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The nation’s largest hospital group will require “conscious inclusion” training for all employees this year and recommended that employees read Robin DiAngelo’s “White Fragility,” according to internal company documents.
HCA Healthcare said that all employees will receive mandatory “conscious inclusion” training in 2021 as part of their “annual code of conduct refresher training,” according to the internal documents, which were provided to The Daily Wire by an HCA employee.
“Conscious inclusion” training is considered the next step after “unconscious bias” training. While the goal of “unconscious bias” training is to reveal to someone their own internal barriers to inclusivity, the goal of “conscious inclusion” training is to provide them with the tools to do something about it.
So far, 45% of HCA employees at the director level or above have already completed “conscious inclusion” training, the mammoth hospital group said.
The “conscious inclusion” training will include activities like the “Name That Bias” card game, and will last up to two and a half hours, an outline of the training shows.
Robin DiAngelo’s “White Fragility” and Ibram X. Kendi’s “How to Be an Antiracist” were recommended to employees in a supplemental section with additional resources on diversity, equity, and inclusion. Also recommended was “When They Call You a Terrorist: A Black Lives Matter Memoir,” which was co-authored by Patrisse Cullors, one of the founders of Black Lives Matter, who on Thursday announced her resignation amid backlash over her expensive lifestyle, which includes four homes.
The hospital group also outlined other “equity” commitments for this year, including a goal to have 35% of new hires for management and supervisor roles be people of color.
HCA also announced a new sponsorship program “for a select cohort of Black colleagues to accelerate advancement in leadership.” The program was recommended by HCA’s Black Senior Leadership Council, which was established last year and spearheaded diverse talent recruitment initiatives.
The hospital group is also pledging to invest $300,000 in grants for community partners “supporting social justice and health equity.”
Last summer, HCA’s Chief Diversity Officer Sherri Neal announced a new program where HCA pledged to match employees’ donations to the NAACP Legal Defense and Educational Fund, the Black Lives Matter Foundation, the National Urban League, and “other nonprofits that support racial justice and address health equity for communities of color.”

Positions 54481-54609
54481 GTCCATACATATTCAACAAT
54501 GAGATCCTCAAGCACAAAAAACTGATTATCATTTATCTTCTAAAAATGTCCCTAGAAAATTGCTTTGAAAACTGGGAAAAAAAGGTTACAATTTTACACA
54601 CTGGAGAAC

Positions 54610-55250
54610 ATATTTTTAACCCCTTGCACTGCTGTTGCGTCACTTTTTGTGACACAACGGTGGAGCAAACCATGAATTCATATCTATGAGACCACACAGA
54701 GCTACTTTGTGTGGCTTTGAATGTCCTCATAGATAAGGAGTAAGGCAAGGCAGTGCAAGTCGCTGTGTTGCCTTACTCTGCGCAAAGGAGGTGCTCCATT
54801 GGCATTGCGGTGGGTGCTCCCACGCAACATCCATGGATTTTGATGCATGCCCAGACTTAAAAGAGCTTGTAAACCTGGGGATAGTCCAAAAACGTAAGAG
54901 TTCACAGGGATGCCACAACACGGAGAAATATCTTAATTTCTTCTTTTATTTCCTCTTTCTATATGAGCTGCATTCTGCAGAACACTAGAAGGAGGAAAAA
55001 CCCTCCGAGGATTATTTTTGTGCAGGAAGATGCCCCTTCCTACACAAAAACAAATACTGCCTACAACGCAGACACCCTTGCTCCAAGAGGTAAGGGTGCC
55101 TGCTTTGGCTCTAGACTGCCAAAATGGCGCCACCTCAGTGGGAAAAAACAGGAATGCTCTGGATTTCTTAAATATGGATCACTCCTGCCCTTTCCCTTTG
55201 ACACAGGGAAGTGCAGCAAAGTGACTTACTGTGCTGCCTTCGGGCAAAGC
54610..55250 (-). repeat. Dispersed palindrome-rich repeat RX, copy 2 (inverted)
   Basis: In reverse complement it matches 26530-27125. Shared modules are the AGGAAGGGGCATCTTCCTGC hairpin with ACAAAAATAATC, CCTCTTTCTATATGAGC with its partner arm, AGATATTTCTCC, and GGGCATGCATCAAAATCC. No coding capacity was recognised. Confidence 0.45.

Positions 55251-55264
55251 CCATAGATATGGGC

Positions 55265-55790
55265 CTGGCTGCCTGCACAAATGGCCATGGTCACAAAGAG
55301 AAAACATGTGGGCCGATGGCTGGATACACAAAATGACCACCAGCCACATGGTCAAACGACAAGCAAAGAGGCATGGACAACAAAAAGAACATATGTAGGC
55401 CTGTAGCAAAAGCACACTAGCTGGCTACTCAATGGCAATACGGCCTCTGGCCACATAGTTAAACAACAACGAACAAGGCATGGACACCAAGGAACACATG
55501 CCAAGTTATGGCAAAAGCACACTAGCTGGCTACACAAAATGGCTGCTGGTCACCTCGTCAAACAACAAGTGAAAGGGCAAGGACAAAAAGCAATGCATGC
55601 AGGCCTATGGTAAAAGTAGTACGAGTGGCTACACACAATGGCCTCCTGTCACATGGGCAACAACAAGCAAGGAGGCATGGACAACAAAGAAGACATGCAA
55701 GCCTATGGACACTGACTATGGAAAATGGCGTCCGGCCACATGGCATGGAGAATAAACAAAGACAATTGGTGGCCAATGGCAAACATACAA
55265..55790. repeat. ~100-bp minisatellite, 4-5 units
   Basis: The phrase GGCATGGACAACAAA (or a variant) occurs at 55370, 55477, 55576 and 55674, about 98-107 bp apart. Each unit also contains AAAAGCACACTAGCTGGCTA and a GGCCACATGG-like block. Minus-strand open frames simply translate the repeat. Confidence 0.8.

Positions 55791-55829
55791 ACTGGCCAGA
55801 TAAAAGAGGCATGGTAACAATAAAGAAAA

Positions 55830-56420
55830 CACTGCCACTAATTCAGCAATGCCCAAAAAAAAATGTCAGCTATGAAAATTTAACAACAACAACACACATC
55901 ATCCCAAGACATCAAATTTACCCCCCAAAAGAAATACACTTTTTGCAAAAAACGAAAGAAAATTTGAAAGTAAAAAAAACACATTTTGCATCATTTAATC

It is unclear whether the donations went to the actual Black Lives Matter movement or the “Black Lives Matter Foundation,” an unaffiliated charitable organization with one paid employee and a completely different goal of “bringing the community and police closer together,” according to its founder. A slew of companies and organizations mistook the group for the Black Lives Matter Global Network Foundation last summer.
HCA did not respond to a request for comment.
The Nashville-based health care group operates at least 185 hospitals and about 2,000 health care sites in the U.S. and Britain, including surgery centers, urgent care centers, diagnostic and imaging centers, and walk-in clinics. It is the largest health system in the U.S. both by net patient revenue and by member hospitals.
The group’s equity goals make HCA the latest health care group to ramp up its equity initiatives in 2021.
Earlier this month, the American Medical Association (AMA) released a lengthy “anti-racist” plan detailing the organization’s ambitious plan to “embed racial justice” in the medical profession.
The AMA’s plan pushes for expanding medical school education to include “critical race theory,” “anti-racism,” and “equity-explicit” training.
The American Heart Association (AHA) adopted a similar anti-racist ideology, prompting a lawsuit last year over disciplinary action taken against an Asian American doctor who questioned whether using race in admissions decisions is legal.
Meanwhile, medical schools have adopted dramatic affirmative action policies in order to matriculate a “critical mass” of black applicants, who tend to score lower on the Medical College Admission Test (MCAT) than their white and Asian counterparts.
Such policies have raised concerns among members of the medical community that lowering standards for those providing life-saving care could have dangerous consequences.